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Roy Clark Helped Popularize Country Music

Roy Clark is a familiar face even to folks who are not country music fans.

He is a great instrumentalist and very funny and engaging entertainer who gained fame as the host of the 1970s television program Hee Haw. It’s interesting and a bit funny that Clark, who was born in 1933, grew up on Staten Island, NY and lived in Washington, DC. Neither is a hotbed of country music. The young Clark was a boxer. He won 15 of 17 fights before opting for music.

The biographies give Clark much credit for popularizing country music. In addition to Hee Haw — he co-hosted with Buck Owens — Clark was a frequent guest and guest host on Johnny Carson’s on The Tonight Show and appeared in sitcoms and movies. That was as much to do with his easy-going style as his musical talents.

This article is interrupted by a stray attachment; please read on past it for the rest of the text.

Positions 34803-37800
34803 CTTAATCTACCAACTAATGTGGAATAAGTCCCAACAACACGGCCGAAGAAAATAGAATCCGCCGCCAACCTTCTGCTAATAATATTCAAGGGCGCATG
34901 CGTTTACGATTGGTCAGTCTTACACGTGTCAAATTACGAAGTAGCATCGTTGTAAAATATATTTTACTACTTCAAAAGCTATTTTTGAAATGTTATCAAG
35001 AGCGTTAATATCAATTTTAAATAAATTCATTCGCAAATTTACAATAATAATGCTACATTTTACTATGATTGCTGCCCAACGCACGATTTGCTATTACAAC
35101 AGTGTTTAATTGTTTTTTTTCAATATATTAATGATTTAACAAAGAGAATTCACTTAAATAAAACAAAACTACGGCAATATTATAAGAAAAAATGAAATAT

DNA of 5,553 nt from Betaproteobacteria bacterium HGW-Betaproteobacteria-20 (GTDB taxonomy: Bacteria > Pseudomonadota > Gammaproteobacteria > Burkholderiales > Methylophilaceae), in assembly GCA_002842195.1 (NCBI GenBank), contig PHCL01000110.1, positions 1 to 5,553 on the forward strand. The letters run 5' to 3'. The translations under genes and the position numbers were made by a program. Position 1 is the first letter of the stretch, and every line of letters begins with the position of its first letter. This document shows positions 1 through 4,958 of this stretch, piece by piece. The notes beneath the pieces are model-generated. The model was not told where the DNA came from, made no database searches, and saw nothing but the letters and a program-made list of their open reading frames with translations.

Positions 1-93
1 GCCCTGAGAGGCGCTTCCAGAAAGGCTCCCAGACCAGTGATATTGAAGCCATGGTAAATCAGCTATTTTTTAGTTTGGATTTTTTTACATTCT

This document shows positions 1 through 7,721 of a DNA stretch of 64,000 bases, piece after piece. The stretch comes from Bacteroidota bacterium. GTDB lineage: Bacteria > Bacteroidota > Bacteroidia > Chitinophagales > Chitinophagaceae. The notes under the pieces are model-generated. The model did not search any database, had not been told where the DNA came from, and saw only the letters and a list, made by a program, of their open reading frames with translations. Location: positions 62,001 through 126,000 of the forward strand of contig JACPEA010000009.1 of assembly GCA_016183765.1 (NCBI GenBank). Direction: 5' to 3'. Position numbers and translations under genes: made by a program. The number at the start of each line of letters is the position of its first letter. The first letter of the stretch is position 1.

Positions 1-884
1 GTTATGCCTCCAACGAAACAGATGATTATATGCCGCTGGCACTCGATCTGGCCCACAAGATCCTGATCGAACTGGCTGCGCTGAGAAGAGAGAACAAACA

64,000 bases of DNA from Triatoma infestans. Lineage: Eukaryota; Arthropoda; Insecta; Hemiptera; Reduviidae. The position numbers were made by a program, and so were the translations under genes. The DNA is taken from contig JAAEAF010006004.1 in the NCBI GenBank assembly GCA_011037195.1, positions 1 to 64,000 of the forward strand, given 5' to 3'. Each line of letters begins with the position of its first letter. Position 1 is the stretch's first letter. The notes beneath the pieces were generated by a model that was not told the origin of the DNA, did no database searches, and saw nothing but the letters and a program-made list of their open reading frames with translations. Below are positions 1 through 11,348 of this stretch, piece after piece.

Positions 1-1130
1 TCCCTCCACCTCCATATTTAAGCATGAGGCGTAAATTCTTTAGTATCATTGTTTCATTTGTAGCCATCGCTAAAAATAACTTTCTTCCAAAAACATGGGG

He is a member of the Grand Ole Opry and is in the Country Music Hall of Fame. In addition to guitar, Clark plays banjo – he won two national banjo championships — and violin. He still is performing.

The profiles tell the story of Clark’s rise to stardom. High points include his work as a regular on Jimmy Dean’s television show in Washington and, in 1960, his decision to move west and to lead Wanda Jackson’s band. Another highlight, according to the AllMusic profile, was a tour of the Soviet Union that sold out 18 concerts.

Above is “Alabama Jubilee” and below is “Under the Double Eagle.”

Profiles from Wikipedia and AllMusic – written by David Vinopal – were used to write this post. The home page photo is by Bret Stewart.

 

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